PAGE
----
Key events of the week ahead

  • Thursday, 10.00 CET: Philipp Hildebrand speaks in Berne. Attention continues to centre on any com-ments concerning the SNB's intervention in the FX market.
  • Friday, 09.15 CET: Inflation figures for March. The consensus expectation is a decrease in inflation to 0%, but a further decrease is already discounted in the market, and the SNB itself is predicting a rate of -0.5% this year.

UK: Pressure on UK bonds likely to continue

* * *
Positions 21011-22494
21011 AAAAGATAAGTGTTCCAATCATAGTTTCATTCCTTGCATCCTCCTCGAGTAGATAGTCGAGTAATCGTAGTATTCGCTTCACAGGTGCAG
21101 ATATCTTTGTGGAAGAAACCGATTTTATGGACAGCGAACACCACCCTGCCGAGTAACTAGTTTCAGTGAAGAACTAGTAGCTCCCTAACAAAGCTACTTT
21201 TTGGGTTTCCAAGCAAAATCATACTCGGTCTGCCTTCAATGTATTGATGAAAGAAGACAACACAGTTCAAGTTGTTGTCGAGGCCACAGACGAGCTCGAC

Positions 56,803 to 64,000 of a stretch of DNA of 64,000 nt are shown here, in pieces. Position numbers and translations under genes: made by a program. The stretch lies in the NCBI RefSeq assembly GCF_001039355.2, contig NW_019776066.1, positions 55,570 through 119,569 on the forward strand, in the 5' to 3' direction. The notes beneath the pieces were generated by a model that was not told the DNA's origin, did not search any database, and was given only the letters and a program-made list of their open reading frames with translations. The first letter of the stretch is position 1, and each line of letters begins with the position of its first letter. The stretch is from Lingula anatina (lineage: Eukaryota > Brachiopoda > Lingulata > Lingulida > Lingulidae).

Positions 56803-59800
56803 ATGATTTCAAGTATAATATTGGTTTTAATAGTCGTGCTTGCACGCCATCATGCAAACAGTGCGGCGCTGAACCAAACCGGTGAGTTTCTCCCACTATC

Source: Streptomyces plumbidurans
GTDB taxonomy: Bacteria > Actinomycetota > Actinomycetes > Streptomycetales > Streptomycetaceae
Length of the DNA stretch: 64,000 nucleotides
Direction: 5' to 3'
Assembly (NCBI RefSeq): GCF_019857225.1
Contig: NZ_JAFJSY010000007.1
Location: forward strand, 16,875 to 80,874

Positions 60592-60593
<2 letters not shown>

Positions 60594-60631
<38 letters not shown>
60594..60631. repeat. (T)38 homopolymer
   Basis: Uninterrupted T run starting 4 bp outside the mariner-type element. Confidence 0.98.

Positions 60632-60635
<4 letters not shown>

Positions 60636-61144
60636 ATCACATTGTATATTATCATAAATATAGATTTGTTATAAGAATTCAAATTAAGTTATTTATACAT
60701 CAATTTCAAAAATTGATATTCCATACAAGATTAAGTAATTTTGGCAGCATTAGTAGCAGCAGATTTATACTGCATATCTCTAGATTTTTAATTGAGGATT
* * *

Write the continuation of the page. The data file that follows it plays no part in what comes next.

The big surprise over the past week was a rise in inflation in February to 3.2% from 3.0% in January. Consensus had expected a decline to 2.6%. The disappointment was mainly due to a rise in core inflation from 1.3% to 1.6%. The rise is probably related to the heavy discounts that took place in December and January. Core inflation dropped very strongly in these months and the rebound in February is probably more a 'normalisation' of prices. This pattern fits well with the retail sales data also out last week. After showing nice gains in December and January, retail sales slipped back in February. Consumers seem to have responded to the discounts by increasing spending and now that prices have normalised, spending has fallen back again. The good news in this is that it probably means retailers have been reducing inventories. Production has fallen very steeply while demand has stabilised slightly. Now that inventories have been drawn down, the production decline is likely to taper off. This should lead to a recovery in surveys such as PMI which measure the change in production rather than the level. This is also what we saw in Euroland in the past week where the inventory index fell further while new orders recovered further. Next week we expect to see a similar rise in UK PMI. Data for home loan approvals from BBA this week showed an increase for the third month in a row. This may be an early sign of a stabilisation in the housing market as also suggested by some other indicators - for example the RICS housing survey.